FARMINGTON — Two new options to provide needed space for the county dispatch center were discussed by commissioners Tuesday before they decided to pass the discussion on to the Budget Committee, which was meeting Tuesday afternoon.

Stephanie Lull of Smith Reuter Lull Architects offered to compile a ballpark estimate of costs for constructing a new building for dispatch. The estimate came out to $724,900.

After three years of exploring several plans for providing better spacing for dispatch, the county Facilities Committee met Thursday to discuss how to move forward. The committee agrees something has to be happen, Lull told commissioners as she summarized a half dozen options already considered.

Two new ideas have emerged, one more permanent, the other a more temporary fix.

The first idea includes a new, state-of-the-art building at the present county site in Fairbanks. The building would have the capacity for future expansion for other county departments. While providing a secure choice for dispatch, it might also add to a positive decision by the state to keep a local dispatch center in Franklin County, she said.

Another advantage for the new building would be eliminating concerns and costs associated with moving the communications equipment. The local dispatch equipment is potentially up for replacement within one to three years, Lull said. The new equipment could be installed in a new building without the estimated $100,000 price tag to move it.

During construction of a new building, dispatch could remain where it is until the building is finished. Dispatchers could also work without construction and renovation going on around them, she said.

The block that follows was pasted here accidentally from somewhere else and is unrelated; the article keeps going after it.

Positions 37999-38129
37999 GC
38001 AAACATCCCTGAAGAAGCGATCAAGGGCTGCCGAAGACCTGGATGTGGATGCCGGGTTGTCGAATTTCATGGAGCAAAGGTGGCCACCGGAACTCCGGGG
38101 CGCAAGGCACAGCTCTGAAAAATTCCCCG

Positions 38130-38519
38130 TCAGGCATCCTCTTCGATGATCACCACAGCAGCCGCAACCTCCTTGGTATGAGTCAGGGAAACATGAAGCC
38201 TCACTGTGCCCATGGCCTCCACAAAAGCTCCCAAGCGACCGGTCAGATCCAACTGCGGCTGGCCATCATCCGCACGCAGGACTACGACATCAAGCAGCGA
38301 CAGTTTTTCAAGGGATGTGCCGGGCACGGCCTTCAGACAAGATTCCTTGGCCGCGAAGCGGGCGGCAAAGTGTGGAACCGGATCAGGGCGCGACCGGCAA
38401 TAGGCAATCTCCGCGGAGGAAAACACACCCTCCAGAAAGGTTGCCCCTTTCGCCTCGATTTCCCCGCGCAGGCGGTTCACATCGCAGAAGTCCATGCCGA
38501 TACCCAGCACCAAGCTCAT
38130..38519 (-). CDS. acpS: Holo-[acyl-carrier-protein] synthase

The second option would provide a more short-term fix. The plan includes moving the sheriff’s office into leased mobile units as schools do for classrooms. After securing the present building, locally referred to as the White House, with bulletproof windows and concrete barriers, the dispatch center would fill the White House, she said.

This plan would require less than $50,000 for renovations and not need a county vote, she said.

During last week’s Facilities Committee meeting, firefighters and emergency personnel endorsed the new building plan, according to committee member Greg Roux.

“Dispatch is the heart of the county,” he said, explaining their support for taking care of dispatch.

Either plan would need to be included in the county budget currently under consideration for the upcoming fiscal year.

As a new building would require a county referendum in November, Commissioner Gary McGrane proposed bringing both ideas before the Budget Committee whose nine members represent communities across the county.

After county voters rejected the Church Street Common plan in last November’s referendum, McGrane suggested Budget Committee members could bring the ideas back to their communities, securing public endorsement.

Commissioners were hesitant to make a decision without the support of the Budget Committee or taxpayers.

Budget Committee member John Calloway of Avon suggested tabling the issue until the committee, commissioners and others take the time to walk around the Fairbanks site that houses the detention center and Sheriff’s Department and then sit down and discuss options.

Committee member Neal McCurdy of Kingfield thought taxpayers would support a more permanent option and not endorse a temporary measure. He agreed people would want to step forward, do it once and do it right.

“Dispatch has a need … we need to do something,” Penny Camfferman, administrative assistant for the Sheriff’s Department, said.

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